The heroic outsider in this case is a cinematographer, Eric Shaw, who fried a promising Hollywood career a couple years ago by breaking a famous director’s nose. Since then he’s been self-destructing as fast as he can: alienating his wife, refusing to work on anything meaningful and drinking more than he ought. Ooh, he’s a real bundle of joy, our Eric. He’s found one paying gig that suits his self-loathing: making souped-up funeral slide shows for well-off families who can’t operate Powerpoint. It is one of those vids–and the fact that he’s just a teeny bit psychic–that lands him a job doing a private biopic on a dying man, a patriarchal old tycoon who has never told his family the first thing about his past.
So Cold the River is good and spooky, and Koryta writes nice supple prose: It’s evocative but never overly busy, like this bit:
Past Bloomington to Bedford, and then the highway hooked and lost a lane in a town called Mitchell and began to dip and rise as it carved through the hills.
Carved. Good verb! And the cadence is just like a road trip.
The novel builds well almost to the end, and the answer to its central mystery–who is the old man whose family knew so little about him, and what is with his freaky bottle of eighty-year-old spring water?–is both creepy and satisfying. In terms of flaws… well, both Eric and his chief antagonist, the town redneck, have sidekicky friends who are far more interesting and (in Eric’s case) likeable than they are. And as things wind up to the piano-wire tautness of the necessary dangerous confrontation, the twists and turns get predictable. But these are minor complaints. So Cold the River is a well-crafted and engaging story, and it is an especially terrific example of a tale told with a foot in two eras–the digital now and the early, desperate, bootlegging days of the Great Depression.
A few weeks ago a tweet led me to Amazon’s list of the Top 100 Books of 2010.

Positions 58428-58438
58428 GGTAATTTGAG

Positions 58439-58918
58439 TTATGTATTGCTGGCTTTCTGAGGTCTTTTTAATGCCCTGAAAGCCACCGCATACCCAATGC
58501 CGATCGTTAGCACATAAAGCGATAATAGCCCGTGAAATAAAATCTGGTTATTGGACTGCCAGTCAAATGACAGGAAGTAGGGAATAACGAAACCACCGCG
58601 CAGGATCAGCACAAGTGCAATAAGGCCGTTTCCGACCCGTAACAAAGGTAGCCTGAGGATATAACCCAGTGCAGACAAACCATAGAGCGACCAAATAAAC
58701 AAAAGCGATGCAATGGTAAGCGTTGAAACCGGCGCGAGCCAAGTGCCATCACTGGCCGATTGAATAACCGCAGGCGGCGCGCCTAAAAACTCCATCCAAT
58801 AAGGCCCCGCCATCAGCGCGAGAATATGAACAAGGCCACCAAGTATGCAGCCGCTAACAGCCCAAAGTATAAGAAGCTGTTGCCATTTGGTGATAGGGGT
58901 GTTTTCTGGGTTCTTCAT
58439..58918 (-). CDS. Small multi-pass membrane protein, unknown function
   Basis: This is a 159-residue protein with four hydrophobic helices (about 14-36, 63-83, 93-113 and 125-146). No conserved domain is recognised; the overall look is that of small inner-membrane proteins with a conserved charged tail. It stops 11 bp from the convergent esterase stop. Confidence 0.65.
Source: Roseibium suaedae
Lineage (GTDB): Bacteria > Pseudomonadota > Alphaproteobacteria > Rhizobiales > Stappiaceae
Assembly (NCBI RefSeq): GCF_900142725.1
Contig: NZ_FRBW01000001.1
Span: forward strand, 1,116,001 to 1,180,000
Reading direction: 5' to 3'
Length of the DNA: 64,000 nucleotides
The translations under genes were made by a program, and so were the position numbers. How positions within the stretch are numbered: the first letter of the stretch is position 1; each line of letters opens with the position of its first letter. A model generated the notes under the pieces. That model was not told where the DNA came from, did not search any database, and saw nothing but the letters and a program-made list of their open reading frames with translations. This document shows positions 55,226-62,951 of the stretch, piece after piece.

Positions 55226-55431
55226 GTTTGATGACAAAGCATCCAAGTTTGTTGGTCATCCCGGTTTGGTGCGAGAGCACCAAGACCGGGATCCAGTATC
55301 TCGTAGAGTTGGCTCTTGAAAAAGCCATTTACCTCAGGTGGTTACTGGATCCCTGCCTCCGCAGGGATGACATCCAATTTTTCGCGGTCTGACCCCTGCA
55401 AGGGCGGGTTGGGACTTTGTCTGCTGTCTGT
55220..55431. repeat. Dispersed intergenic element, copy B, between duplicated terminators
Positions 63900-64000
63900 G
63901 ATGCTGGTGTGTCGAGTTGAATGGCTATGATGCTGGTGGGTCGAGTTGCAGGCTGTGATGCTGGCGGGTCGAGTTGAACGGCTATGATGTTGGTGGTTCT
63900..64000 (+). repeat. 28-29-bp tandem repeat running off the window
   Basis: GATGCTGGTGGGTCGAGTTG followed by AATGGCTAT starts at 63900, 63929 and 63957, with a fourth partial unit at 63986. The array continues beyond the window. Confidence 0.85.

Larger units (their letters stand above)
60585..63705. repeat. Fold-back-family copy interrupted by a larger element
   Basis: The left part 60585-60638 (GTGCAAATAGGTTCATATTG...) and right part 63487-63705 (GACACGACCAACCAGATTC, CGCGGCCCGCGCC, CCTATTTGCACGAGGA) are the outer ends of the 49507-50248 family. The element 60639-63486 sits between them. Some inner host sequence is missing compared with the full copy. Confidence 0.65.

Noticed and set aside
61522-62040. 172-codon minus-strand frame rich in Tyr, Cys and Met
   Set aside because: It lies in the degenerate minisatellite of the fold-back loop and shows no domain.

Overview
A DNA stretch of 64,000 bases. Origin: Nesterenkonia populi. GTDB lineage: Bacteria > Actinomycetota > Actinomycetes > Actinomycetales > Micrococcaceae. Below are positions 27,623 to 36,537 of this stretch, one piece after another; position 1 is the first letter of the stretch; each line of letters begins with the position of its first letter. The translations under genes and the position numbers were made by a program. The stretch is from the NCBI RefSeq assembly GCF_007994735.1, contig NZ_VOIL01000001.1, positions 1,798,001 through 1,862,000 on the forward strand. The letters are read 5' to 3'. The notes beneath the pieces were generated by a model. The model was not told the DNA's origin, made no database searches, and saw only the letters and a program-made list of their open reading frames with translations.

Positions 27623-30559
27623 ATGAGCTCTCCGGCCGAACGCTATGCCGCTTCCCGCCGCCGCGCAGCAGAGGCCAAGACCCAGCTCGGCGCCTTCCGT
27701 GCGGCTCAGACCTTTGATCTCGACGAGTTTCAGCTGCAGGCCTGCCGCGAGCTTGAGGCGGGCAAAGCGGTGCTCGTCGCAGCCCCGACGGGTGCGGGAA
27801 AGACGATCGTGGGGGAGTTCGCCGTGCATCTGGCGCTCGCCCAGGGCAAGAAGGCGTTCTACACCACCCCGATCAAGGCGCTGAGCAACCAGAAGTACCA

Which led me to buy Bloody Crimes, which tells the story of the final days of two presidencies: the abrupt death and long funeral of Abraham Lincoln, and the flight from Richmond of Jefferson Davis of the Confederate States of America.
This is a pop history of a certain type: it takes the train journey of Lincoln’s coffin as it wound through the eastern U.S. to Springfield Illinois and highlights the similarities and differences with Davis’s stop-and-start journey southward as the Confederacy collapsed around him.
I know just enough Walt Whitman to have known Lincoln’s train had borne his body westward,but the sheer scale of the hoopla was new to me, and there’s always something delicious in that kind of reading: Holy Cow! Really? How much bunting did they drape on NYC?. The thematic tying together of the two journeys worked nicely, but when I think of examples of this kind of intertwined yet parallel story, I think of Eric Larsen’s The Devil in the White City: Murder, Magic, and Madness at the Fair that Changed America. This, though it’s good, isn’t quite as compelling as that. (It’s an unfair comparison, perhaps, because Larsen is so very good, and his subject matter in that book so deliciously dramatic and improbable.)
Final verdict: Bloody Crimes is a good and quick read for those with an already-fixed interest in its subject matter.
In addition to buying Bloody Crimes, I used the Amazon List to generate my usual end of the year monster pile of requests from the local public library. The first thing I chose to read from the borrowed stack was Matterhorn: A Novel of the Vietnam War, by Karl Marlantes.
Most of my Vietnam War reading is nonfiction, but a lot of it has the same ambience as this novel: accounts by people who fought in the jungle, detailed descriptions of the miserable conditions and various stupidities of war. But fiction lets one turn the screws on the drama that much higher, letting one create a more seamless effect without having to account for drama-disrupting truths or weird inconsistencies.
Matterhorn has this quality of artistic wholeness. It paints an unforgettable and grim picture. Its prose is functional and transparent, its characters convincing, its story inevitable and heartbreaking.
Novels and movies about war tend to also have a lot of soul-searching. Characters plumb their navels, looking at big picture questions: why do humans do this? And the small stuff, too: how did I end up here? What will be lost if I die? This is a story element that is most likely to strike a false note with me–Thin Red Line, for example, made me gag. But Matterhorn is very consistent about being in the heads of young men. There’s no mature philosophizing here: these are teen boys, groping with things that are far beyond them.
I don’t have a lot of people in my immediate circle who’d be drawn to either of the above books, but if U.S. military history is your kind of thing at all, Matterhorn is especially well done.
I am catching up on an avalanche of backlogged bits and pieces, and hope to dig myself out and get back to regular blogging for you all soon. In the meantime, my latest Quantum Leap rewatch of “8 1/2 Months” is up at Tor. That’s right, folks, Sam gets his Mpreg on!!
And here is an image that should be a busy bee, but isn’t: